As we put on serums, creams, and lotions day today, we don’t always think about what may be being absorbed into our bodies. Although many of these products are safe to use since they have low absorption rates, the more powerful medications require a greater deal of scrutiny. Listed below is a list of ingredients and products that are most frequently questioned regarding their safety and use in pregnancy and nursing.


Retinoids are typically found in anti-aging skincare and are targeted for reducing wrinkles and fine lines, treating acne, as well as improving skin tone. Retinoids are a class of Vitamin A that speeds up cell turnover and prevents collagen from breaking down.

There are four published case reports of birth defects in the literature associated with the topical retinoid tretinoin. Oral retinoids, such as isotretinoin (found in Accutane), are also known to cause birth defects. Therefore, ALL retinols should be avoided in pregnancy and nursing.

What to look for on the label:

  • Differin (adapalene)
  • Retin-A, Renoval (tretinoin)
  • Retinoic acid
  • Retinol
  • Retrinal
  • Retinal
  • Retinyl linoleate
  • Retinyl palmitate
  • Retinaldehyde
  • Tazorac (Tazarotene)

Salicylic acid

Salicylic acid is a mild acid that is used to treat acne. Salicylic acid is in the aspirin family, so it can help decrease inflammation and redness. BHA is also a form of salicylic acid, and is used in some topical exfoliants geared toward anti-aging.

There is some controversy on whether or not this ingredient is 100% safe to use during pregnancy, and likely depends on how it is being used, the amount being used, and the pH. High doses of salicylic acid taken orally has been shown to cause birth defects and various pregnancy complications. When applying salicylic acid to the skin, small amounts are deemed safe to use during pregnancy. However, face and body peels containing salicylic acid are concerning, and should be discussed with your doctor before use. Although small amounts of salicylic acid may be safe, we do not recommend using it in pregnancy or nursing.

What to look for on the label:

  • Salicylic acid
  • Beta hydroxy acid (BHA)

Topical Antibiotics and Acne Agents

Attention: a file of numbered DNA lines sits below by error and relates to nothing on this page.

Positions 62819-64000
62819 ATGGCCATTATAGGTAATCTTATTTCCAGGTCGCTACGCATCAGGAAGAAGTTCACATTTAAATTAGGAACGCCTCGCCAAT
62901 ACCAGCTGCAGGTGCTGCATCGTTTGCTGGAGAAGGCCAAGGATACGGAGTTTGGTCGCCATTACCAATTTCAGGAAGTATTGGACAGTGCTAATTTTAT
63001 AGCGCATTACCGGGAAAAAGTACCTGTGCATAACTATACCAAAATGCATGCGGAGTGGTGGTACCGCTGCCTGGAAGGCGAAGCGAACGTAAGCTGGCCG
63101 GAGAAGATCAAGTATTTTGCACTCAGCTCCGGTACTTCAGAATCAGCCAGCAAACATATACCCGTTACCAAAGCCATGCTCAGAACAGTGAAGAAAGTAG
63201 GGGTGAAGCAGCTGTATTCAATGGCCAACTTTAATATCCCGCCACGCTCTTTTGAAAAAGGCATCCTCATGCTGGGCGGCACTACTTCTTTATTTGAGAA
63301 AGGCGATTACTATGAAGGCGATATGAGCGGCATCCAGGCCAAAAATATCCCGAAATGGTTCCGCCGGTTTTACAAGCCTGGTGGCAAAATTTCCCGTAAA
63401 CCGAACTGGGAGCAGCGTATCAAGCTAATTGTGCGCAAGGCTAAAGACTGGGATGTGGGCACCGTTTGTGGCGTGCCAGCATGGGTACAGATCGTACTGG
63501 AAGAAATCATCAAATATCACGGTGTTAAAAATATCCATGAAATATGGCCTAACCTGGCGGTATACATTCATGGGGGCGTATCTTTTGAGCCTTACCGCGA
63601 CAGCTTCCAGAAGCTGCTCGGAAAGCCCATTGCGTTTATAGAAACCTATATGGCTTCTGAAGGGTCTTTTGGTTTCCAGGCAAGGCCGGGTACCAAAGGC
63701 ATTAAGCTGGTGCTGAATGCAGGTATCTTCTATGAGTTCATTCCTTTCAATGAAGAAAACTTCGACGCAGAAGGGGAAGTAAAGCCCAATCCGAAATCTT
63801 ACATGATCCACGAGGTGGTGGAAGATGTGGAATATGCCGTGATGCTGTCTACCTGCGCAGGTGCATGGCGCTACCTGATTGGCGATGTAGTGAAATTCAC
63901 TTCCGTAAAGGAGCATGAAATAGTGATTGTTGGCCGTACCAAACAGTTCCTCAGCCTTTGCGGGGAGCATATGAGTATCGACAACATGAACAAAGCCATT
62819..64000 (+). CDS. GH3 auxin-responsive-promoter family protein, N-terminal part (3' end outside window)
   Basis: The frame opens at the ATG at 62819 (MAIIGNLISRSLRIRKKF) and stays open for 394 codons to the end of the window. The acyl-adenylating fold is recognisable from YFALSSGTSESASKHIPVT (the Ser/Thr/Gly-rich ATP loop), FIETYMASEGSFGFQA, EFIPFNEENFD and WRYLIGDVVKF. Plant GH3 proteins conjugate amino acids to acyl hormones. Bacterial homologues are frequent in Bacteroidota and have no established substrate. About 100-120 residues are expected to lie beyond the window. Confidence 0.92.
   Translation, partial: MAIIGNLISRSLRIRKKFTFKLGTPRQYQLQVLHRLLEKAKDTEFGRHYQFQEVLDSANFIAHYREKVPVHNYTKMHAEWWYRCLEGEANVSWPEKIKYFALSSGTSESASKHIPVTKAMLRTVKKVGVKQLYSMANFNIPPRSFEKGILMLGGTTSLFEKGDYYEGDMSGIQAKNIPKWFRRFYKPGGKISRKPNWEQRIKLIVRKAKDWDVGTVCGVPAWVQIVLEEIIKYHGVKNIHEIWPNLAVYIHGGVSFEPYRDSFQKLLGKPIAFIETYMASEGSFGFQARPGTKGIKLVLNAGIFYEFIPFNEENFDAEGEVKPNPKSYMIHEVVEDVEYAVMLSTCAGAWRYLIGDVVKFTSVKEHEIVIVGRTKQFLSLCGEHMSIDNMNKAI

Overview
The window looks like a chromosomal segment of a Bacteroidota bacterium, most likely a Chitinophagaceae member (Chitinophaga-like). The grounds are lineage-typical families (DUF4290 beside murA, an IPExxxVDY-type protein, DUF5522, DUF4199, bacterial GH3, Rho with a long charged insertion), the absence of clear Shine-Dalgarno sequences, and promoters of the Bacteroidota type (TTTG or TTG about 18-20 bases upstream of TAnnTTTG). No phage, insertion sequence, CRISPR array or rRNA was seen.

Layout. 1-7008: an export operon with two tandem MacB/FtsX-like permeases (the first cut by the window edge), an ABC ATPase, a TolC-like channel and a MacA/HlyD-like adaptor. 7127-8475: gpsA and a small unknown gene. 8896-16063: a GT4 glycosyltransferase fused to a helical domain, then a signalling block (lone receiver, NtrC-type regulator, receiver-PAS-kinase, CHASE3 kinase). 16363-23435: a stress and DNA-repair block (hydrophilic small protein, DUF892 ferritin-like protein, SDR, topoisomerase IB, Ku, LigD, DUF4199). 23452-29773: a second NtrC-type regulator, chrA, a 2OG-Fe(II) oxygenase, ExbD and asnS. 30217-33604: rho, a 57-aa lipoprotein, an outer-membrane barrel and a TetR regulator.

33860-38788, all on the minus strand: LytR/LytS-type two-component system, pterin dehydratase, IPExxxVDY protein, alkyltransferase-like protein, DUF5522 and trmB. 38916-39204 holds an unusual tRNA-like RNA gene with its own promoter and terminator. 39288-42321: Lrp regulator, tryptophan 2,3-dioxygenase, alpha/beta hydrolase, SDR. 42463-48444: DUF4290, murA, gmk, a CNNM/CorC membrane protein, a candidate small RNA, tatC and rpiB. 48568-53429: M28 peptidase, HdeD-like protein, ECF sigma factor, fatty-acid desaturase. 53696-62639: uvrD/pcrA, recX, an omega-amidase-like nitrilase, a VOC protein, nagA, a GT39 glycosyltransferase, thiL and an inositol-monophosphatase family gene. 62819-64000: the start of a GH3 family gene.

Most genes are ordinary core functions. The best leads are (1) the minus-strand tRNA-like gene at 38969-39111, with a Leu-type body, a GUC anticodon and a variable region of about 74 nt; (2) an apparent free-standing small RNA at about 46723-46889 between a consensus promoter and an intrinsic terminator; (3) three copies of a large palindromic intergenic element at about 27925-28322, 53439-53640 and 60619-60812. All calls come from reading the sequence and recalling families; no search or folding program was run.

Topical clindamycin and erythromycin are typically used alone or alongside other topical medications to treat acne, and have shown no increased risk of use during pregnancy or while nursing.

Benzyol peroxide is another agent used to treat acne, and when applied topically, is only 5% absorbed through the skin. No studies have been published in the literature; however, it is deemed safe to use in small quantities while pregnant or nursing.

Lastly, glycolic acid is found in many topical skincare products targeted at treating acne. Studies examining the use of glycolic acid during pregnancy have not been conducted, however, topical application is not suspected to be of concern since the amount expected to be absorbed is minimal.


Many moms like to choose skincare products labeled as “organic” with the assumption and hope that they are safe to use during pregnancy. This is not necessarily the case; so soy-containing products should be carefully examined.

Soy-containing skincare products are generally safe to use during pregnancy, however, these products can make skin problems like the “mask of pregnancy” worse (darkened skin splotches found on the face). Soy has estrogenic effects, which can make those dark patches worse. Soy is also an ingredient to avoid in pregnancy and nursing.

What to look for on the label:

  • Lethicin
  • Phosphatidylcholine
  • Soy
  • Textured vegetable protein (TVP)

Hair Removers

Hair removal products (depilatories) and hair-bleaching creams generally get the OK to use during pregnancy. If you have in the past, however, experienced any sort of allergic reaction or irritation, you should avoid using them in pregnancy as well.

What to look for on the label:

  • Potassium Thioglycolate (depilatory)
  • Calcium Thioglycolate (depilatory)
  • Sodium Hydroxide (minimizer)
  • Sanguisorba Officinalis Root Extract (minimizer)
  • Hydrolyzed Soy Protein (minimizer)

Skin lighteners

Hydroquinione is a skin de-pigmenting agent used to treat conditions like melasma. Hydroquinone is estimated to be 35-45% systemically absorbed following topical use. Due to substantial absorption compared with other products, we do not recommend hydroquinone to be used during pregnancy or nursing.


Sunscreens are used commonly to protect the skin from the sun’s harmful rays and are necessary for everyone. Sunscreens have very limited absorption and are considered safe to use during pregnancy. Sunscreen is also smart to use to prevent the pregnancy mask (melasma). It’s important to note that sunscreens have recently been under scrutiny. To find the safest sunscreen, please visit the Environmental Working Group’s website page on safe sunscreen.

What to look for on the label:

  • Titanium dioxide
  • Zinc oxide
  • Avobenzone (Parsol 1789)
  • Oxybenzone
  • Dioxybenzone
  • Benzophenone
  • Octyl methoxycinnamate (OMC)
  • Para-aminobenzoic acid (PABA)
  • Octocrylene

Self Tanners

Self-tanning products contain an ingredient called Dihydroxyacetone (DHA), which produces a dark pigment on the topmost layer of the skin. DHA is only minimally absorbed through the skin (1-15%), and therefore use during pregnancy or nursing should not be of concern.


Shop our favorite skincare and more on Derm to!

Head back to our blog here!

Form background image


Ready to get started? Find a location near you and schedule your appointment to experience the best dermatological and aesthetic care around. You can reach us by messaging us through the Klara app on this site or texting (703) 215-2139.